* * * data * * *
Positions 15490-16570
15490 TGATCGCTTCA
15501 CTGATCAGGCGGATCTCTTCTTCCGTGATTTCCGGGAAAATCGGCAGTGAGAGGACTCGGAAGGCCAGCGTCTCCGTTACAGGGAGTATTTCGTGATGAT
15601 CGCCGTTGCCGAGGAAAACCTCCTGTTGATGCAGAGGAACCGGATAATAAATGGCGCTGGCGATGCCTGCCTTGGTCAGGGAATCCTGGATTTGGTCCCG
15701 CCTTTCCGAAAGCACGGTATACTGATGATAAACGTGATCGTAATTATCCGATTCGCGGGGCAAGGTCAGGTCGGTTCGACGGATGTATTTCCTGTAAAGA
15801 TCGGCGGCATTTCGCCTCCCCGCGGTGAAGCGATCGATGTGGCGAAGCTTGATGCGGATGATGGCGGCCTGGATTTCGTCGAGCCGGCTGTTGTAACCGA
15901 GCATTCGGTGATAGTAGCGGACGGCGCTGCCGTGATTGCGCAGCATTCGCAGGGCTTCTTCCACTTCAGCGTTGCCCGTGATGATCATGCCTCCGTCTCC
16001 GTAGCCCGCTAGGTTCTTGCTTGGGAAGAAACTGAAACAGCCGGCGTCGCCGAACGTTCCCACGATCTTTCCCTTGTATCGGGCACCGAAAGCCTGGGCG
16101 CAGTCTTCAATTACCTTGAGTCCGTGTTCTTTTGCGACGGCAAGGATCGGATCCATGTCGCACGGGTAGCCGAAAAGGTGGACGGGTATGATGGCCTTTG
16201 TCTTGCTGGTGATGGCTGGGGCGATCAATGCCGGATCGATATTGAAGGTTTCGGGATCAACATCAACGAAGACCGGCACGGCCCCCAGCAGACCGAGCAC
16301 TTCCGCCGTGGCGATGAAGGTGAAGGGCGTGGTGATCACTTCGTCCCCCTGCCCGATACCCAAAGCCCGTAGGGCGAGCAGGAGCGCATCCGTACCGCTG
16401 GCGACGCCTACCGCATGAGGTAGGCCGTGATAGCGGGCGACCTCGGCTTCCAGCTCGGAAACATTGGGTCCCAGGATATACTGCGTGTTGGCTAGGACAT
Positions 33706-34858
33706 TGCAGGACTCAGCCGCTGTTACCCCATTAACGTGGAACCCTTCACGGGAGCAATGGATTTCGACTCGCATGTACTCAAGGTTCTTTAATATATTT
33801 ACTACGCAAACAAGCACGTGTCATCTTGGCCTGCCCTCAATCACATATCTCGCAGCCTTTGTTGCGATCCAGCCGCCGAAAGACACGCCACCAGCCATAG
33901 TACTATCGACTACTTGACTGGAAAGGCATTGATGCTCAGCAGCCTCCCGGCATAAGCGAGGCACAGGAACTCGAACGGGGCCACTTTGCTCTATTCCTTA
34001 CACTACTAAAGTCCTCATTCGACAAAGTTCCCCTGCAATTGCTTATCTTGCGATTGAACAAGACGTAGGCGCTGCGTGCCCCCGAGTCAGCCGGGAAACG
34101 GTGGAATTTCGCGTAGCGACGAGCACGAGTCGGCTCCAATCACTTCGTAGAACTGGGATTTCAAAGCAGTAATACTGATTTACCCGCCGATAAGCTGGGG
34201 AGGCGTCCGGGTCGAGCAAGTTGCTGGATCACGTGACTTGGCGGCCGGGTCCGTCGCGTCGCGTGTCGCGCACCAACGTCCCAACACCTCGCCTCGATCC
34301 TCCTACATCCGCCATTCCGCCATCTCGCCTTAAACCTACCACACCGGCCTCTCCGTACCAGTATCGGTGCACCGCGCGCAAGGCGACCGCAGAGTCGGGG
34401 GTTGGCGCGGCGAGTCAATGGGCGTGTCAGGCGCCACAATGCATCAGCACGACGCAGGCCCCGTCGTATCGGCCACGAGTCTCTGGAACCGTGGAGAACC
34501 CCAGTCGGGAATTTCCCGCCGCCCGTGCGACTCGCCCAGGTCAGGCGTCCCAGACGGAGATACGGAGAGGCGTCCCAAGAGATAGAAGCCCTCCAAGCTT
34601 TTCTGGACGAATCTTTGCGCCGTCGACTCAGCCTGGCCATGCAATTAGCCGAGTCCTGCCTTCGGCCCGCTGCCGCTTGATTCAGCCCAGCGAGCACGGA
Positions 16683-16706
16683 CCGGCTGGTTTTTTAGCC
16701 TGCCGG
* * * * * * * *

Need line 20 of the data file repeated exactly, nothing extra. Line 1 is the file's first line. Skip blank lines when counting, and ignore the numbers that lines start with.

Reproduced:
34301 TCCTACATCCGCCATTCCGCCATCTCGCCTTAAACCTACCACACCGGCCTCTCCGTACCAGTATCGGTGCACCGCGCGCAAGGCGACCGCAGAGTCGGGG